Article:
In the idyllic small town of Three Pines, Quebec, where people don’t even lock their doors, a beloved local woman is found in the woods with an arrow shot through her heart. The locals believe it must be a hunting accident, but the police inspector senses something is off. The story is constructed as a classic whodunit but it feels like anything but, with its deliberate pacing, dry wit, and lyrical writing. A stunningly good first novel. Still Life is the first in a series that keeps getting better. Great on audio.More info →
The new Chief Inspector Gamache novel from the #1 New York Times bestselling author.
When a peculiar letter arrives inviting Armand Gamache to an abandoned farmhouse, the former head of the Sûreté du Québec discovers that a complete stranger has named him one of the executors of her will. Still on suspension, and frankly curious, Gamache accepts and soon learns that the other two executors are Myrna Landers, the bookseller from Three Pines, and a young builder.
None of them had ever met the elderly woman.
The will is so odd and includes bequests that are so wildly unlikely that Gamache and the others suspect the woman must have been delusional. But what if, Gamache begins to ask himself, she was perfectly sane?
When a body is found, the terms of the bizarre will suddenly seem less peculiar and far more menacing.
But it isn’t the only menace Gamache is facing.
The investigation into what happened six months ago―the events that led to his suspension―has dragged on, into the dead of winter. And while most of the opioids he allowed to slip though his hands, in order to bring down the cartels, have been retrieved, there is one devastating exception.
Enough narcotic to kill thousands has disappeared into inner city Montreal. With the deadly drug about to hit the streets, Gamache races for answers.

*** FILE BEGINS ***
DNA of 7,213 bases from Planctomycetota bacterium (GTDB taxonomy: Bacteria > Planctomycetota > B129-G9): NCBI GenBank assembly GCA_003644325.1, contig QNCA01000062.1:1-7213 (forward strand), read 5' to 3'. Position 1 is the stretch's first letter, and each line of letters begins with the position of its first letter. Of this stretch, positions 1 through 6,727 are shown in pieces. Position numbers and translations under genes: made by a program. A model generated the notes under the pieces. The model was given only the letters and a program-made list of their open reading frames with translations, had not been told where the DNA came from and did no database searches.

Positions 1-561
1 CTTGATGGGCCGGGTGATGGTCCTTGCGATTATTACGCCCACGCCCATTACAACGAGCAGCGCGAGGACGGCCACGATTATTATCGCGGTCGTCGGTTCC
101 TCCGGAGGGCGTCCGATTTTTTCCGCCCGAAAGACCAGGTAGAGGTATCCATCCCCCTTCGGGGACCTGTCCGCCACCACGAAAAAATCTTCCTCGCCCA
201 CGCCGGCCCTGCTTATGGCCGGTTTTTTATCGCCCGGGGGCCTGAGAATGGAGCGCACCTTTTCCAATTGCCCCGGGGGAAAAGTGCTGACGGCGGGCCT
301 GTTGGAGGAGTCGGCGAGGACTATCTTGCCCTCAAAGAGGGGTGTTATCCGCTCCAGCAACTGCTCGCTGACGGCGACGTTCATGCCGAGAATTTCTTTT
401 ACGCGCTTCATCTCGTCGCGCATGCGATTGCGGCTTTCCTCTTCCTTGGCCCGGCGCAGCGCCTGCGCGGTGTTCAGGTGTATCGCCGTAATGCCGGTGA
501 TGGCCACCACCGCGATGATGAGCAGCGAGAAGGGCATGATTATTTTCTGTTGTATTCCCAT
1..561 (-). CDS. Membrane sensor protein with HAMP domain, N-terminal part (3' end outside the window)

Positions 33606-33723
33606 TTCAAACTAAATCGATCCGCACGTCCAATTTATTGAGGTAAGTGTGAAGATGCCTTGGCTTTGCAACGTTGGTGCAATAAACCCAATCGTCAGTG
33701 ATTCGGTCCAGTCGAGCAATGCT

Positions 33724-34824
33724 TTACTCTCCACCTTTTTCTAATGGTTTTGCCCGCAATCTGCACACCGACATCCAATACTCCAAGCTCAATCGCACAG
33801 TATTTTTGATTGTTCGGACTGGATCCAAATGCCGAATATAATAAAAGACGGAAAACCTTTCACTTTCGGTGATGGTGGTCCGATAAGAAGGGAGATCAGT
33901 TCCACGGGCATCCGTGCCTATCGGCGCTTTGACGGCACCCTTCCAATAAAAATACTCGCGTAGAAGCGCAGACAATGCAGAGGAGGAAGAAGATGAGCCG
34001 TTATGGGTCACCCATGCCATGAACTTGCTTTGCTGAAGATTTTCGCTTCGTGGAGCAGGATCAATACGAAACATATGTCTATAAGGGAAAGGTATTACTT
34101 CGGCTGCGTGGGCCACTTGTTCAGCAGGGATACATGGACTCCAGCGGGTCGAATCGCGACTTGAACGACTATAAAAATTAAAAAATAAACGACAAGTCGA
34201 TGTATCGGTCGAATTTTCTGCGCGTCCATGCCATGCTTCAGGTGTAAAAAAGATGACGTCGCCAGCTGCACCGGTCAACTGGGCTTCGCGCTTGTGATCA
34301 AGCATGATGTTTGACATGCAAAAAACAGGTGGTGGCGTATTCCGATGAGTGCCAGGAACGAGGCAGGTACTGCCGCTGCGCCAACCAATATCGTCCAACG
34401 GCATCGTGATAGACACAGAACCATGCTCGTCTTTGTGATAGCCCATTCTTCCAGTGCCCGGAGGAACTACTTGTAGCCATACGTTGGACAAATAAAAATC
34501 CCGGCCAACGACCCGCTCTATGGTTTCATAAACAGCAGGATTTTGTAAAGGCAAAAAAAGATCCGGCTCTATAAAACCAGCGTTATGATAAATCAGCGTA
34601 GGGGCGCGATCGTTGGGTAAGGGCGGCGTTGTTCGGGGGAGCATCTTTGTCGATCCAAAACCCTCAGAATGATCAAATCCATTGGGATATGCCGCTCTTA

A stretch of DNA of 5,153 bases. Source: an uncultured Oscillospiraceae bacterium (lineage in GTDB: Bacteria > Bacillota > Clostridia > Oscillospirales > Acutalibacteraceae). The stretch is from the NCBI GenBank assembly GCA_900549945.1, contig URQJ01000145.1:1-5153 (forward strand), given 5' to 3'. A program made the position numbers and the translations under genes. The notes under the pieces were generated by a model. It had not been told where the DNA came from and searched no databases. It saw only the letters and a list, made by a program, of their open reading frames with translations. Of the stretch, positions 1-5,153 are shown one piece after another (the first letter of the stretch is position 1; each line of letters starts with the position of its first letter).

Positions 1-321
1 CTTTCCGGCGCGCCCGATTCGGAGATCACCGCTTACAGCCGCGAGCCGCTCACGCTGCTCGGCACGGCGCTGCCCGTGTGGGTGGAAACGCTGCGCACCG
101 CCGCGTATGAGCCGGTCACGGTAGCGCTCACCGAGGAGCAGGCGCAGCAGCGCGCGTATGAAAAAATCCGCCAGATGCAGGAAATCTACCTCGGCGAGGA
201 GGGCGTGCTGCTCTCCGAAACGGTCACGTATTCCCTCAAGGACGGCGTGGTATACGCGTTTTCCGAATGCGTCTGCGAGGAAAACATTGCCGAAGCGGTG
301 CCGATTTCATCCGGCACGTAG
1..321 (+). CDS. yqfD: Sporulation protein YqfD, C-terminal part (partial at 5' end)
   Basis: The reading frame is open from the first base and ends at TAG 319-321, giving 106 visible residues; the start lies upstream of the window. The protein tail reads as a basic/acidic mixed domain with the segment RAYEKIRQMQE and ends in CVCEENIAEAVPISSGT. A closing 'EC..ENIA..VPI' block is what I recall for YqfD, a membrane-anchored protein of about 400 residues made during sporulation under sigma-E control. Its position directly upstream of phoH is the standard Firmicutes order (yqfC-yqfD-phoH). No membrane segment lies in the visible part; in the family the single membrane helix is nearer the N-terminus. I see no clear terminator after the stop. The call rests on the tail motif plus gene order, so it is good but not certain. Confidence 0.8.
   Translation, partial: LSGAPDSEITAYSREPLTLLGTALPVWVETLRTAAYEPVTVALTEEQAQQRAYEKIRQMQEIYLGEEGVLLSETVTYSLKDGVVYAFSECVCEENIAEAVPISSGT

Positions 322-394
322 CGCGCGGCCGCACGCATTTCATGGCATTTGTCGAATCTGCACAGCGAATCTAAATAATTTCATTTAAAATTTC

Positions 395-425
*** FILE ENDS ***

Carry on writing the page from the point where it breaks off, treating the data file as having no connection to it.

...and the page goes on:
As he uses increasingly audacious, even desperate, measures to retrieve the drug, Armand Gamache begins to see his own blind spots. And the terrible things hiding there.More info →
From the publisher: "#1 New York Times best-selling author of the Chief Inspector Armand Gamache novels, Louise Penny brings her 'nerve and skill—as well as heart' (Maureen Corrigan, Washington Post) to selecting the best short mystery and crime fiction of the year. Louise Penny in her introduction. “In a short story there is nowhere to hide. Each must be original, fresh, inspired.” Originality is just what’s in store for readers of the twenty clever, creative selections in The Best American Mystery Stories 2018. There’s no hiding from a Nigerian confidence game, a drug made of dinosaur bones, a bombing at an oil company, a reluctant gunfighter in the Old West, and the many other scams, dangers, and thrills lurking in its suspenseful pages. The Best American Mystery Stories 2018 includes T. C. Boyle, James Lee Burke, Lee Child, Michael Connelly, Charlaine Harris, Andrew Klavan, Martin Limón, Joyce Carol Oates, and others."More info →
A favorite series, set in a tiny village in Quebec. These mysteries are unlike anything I'd ever read: the whodunit plot lines are just an excuse to explore human nature, granting them a depth and psychological astuteness I never expected from this genre. (Note: if I thought Three Pines was a real place, I'd move there in a heartbeat.) These are great on audio.More info →
The latest in a favorite series, set in a tiny village in Quebec. These mysteries are unlike anything I'd ever read: the whodunit plot lines are just an excuse to explore human nature, granting them a depth and psychological astuteness I never expected from this genre. (Note: if I thought Three Pines was a real place, I'd move there in a heartbeat.)More info →
I loved the first book in Louise Penny's Chief Inspector Gamache mystery series, Still Life, so much that I included it in the minimalist summer reading guide. (I got Will hooked on the series, too, which is always high praise.)More info →